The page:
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Walkers support cancer fight

Participants in the Women of Distinction’s annual cancer awareness walk made several laps at Tom Byrne Park on Saturday, as a sign of their solidarity against cancer.

Participants in the Women of Distinction’s annual cancer awareness walk made several laps at Tom Byrne Park on Saturday, as a sign of their solidarity against cancer.

The Women of Distinction’s seventh annual Cancer Awareness Walk not only increased awareness of the deadly disease, but also raised money to help patients who are battling cancer.

The local women’s group holds the walk every year, but this time they decided to stage the entire event at Tom Byrne Park. The proceeds from Saturday’s “Walk in the Park” will be used to purchase gas cards to local residents who have to travel out of town for treatments and surgeries.

Dozens of walkers made several laps at the park, wearing T-shirts that included names of those who are fighting cancer, those who have survived cancer, and those who have died from cancer.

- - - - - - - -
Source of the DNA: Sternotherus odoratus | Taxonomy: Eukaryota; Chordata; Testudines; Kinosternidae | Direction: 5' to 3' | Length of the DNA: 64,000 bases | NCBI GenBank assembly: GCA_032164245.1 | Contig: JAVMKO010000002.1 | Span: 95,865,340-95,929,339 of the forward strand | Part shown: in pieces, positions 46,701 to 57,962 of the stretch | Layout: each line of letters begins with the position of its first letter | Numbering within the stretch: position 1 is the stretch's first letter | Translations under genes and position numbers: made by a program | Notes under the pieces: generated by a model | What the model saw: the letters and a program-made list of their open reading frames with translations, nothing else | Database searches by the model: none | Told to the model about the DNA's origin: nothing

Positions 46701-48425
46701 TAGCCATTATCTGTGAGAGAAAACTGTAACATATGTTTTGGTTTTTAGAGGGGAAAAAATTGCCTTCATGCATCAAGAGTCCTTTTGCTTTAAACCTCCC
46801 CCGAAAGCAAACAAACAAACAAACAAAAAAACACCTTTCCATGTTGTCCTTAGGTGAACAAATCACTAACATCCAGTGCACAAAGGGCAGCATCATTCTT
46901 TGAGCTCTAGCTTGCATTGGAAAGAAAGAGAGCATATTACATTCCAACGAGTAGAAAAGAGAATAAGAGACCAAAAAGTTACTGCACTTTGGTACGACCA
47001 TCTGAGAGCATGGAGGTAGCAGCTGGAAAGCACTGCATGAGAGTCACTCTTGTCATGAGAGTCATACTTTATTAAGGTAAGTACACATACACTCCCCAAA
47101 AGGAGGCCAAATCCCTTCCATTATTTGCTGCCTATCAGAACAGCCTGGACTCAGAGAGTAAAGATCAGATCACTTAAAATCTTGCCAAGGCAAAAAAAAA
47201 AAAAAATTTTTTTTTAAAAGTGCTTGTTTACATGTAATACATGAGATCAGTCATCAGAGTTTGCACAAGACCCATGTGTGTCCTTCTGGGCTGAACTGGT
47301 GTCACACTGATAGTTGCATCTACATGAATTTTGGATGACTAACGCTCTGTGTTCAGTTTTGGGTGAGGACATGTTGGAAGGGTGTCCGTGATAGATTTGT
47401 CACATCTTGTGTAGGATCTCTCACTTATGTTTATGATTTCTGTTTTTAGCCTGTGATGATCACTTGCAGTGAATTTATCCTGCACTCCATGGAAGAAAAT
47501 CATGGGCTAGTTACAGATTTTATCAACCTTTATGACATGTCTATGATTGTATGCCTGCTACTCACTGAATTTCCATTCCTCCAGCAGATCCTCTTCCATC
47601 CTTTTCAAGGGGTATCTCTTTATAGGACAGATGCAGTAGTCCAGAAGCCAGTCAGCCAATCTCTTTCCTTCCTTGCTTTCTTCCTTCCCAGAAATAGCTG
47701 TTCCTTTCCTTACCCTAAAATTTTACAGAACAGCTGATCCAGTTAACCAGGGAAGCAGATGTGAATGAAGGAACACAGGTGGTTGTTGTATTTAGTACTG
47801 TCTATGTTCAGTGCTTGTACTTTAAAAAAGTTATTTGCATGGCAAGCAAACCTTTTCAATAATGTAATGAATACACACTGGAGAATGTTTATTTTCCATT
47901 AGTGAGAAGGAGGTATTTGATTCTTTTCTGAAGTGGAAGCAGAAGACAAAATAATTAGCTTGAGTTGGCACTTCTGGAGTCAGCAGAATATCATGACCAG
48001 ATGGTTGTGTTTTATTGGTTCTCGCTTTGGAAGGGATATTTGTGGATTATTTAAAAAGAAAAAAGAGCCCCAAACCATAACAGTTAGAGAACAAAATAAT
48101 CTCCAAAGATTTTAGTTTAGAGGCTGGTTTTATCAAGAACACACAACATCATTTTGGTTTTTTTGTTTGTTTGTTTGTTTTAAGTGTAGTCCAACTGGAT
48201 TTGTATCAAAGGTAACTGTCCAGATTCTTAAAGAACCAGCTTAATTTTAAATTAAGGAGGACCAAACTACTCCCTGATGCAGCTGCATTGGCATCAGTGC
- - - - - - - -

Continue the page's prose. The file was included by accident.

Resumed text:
“I just didn’t want to believe it when I heard I had it,” said Shellie Sharp, one of the event’s special speakers. “It gave me a whole new outlook on life.”

Sharp was first diagnosed with cancer in 2010, but was told that she was cancer free in 2011. However, she noted that the disease could always return, and she continues to pray for herself and others who have battled cancer.

“God’s grace and mercy will lead you through the battle,” she said.
Atmore city council member Susan Smith praised the work of Women of Distinction, not only at the cancer walk but also in their other activities throughout the year. Smith is also a cancer survivor, who was first diagnosed in 1982.

“It’s definitely something that changes your life,” she said.
The keynote speaker was the Rev. Harold Askew, pastor of New Pleasant Hill Baptist Church. Askew said he has had several family members who have succumbed to cancer, and commended those who came out to participate in the walk.

“I want to encourage you to keep fighting and never give up hope,” he said. “We know that God is still able to do great things.”

Askew noted that polio and tuberculosis were once considered deadly diseases, and now both are treatable and have been nearly eradicated.
“I believe that one day we will see the same triumph over cancer,” he said.

For more information about the Women of Distinction and the availability of the gas cards, call (800) 227-2345 or email womenofdistinction@live.com.